You leaned heavily upon this quote David, to get through working for companies that sucked the life and soul from your being and then steam rolled your conscious to make sure that any semblance of life was crushed and any remnant of it was forever unrecognizable.
He puts up with a lot of bureaucrap but he says that avoiding crap shouldn't be the objective
in finding the right work. The right question is, how can I find
something that moves my heart, so that the inevitable crapstorm is
You've paid into social security since 1972. There might have been a collective total of two years when the crapstorm was bearable.
God grant me the serenity to accept the things I cannot change, the courage to change the things I can, and the wisdom to know the difference.
The Serenity Prayer couldn't stop the crapstorm either, but it sounded nice.
David, the following is from your friend, Napoleon Hill.
A man, being of sound health and disposing mind, hereby set down these things that I have resolved: I will profit by the experience of others and will not wait to learn sense by my own experience. I will be teachable. From every human being I encounter I will learn something. I will decide by my intellect what my tastes ought to be and make myself like the right things. I will put away the weakling's argument that " I can't help my likes and dislikes."
I will keep clean in body and mind. I will not accept as a satisfactory standard what the majority of people are and do. I will allow no person or institution to coerce my opinion; my judgment shall remain unterrified, unbribed, unseducted. In this I will not be truculent and offensive, but modest and open to conviction. I will not declare my belief in anything social or scientific that I do not clearly understand. I will learn to do some one kind of work expertly, and make my living by that. I will take from the world only the fair equivalent of what I give it. I will never take revenge, will harbor no grudges, and will utterly eliminate any spirit of retaliation. Life is too short for destruction; all my efforts shall be constructive.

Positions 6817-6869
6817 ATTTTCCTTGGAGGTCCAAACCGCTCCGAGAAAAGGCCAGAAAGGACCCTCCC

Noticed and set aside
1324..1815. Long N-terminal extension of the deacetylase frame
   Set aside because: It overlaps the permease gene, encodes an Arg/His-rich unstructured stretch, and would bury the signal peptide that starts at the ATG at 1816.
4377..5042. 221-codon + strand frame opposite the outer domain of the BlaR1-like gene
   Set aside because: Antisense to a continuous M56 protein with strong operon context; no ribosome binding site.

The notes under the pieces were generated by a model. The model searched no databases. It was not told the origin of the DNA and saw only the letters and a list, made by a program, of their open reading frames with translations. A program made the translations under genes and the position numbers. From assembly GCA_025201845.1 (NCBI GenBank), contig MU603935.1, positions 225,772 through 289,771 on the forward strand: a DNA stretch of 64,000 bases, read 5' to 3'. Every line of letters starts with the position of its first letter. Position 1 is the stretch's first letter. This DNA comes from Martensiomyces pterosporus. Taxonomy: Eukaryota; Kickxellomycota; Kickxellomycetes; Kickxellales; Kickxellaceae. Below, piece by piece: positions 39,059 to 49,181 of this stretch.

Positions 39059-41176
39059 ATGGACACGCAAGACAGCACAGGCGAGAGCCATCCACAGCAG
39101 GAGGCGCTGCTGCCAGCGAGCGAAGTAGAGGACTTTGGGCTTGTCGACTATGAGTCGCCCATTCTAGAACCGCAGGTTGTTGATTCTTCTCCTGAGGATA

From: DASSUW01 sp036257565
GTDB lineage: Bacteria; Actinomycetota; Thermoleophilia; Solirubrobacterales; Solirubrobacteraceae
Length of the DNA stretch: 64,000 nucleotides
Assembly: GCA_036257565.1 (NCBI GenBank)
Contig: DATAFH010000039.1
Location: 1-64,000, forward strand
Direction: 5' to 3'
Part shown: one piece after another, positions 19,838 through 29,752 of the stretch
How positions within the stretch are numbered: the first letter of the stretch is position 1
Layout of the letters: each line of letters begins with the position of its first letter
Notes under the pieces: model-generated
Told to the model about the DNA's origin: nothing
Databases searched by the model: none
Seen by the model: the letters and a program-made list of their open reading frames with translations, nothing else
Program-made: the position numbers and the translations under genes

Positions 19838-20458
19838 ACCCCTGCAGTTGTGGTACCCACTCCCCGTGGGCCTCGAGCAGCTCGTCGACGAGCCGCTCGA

I will not engage in any business or sport that implies fraud, cruelty, or injustice to any living thing. I will hurt no child, punish no man, wrong no woman. In everything I do I shall strive to add a little to the sum of happiness and subtract a little from the sum of misery of all living creatures. I will constantly try to make myself agreeable t all persons with whom I come in contact. I will not fret at this, nor dodge it, but so live that I am ready to go. I will believe that honesty is better than crookedness, truth is better than lies, cleanliness is better than dirt, loyalty is better than treachery, and love is better than hate or coldness.
I will trust my life and my career to an unfailing reliance upon this creed.
Napoleon Hill taught you about assembling an imaginary council. You created one in 2002. Here it is today.
You convene these meetings in a log cabin that sits on a lake in Maine. Sometimes, Jesus, Nap, Bill and yourself ride up on big Harley Davidson motorcycles. Although you frown upon it, Jesus wears sandals when riding.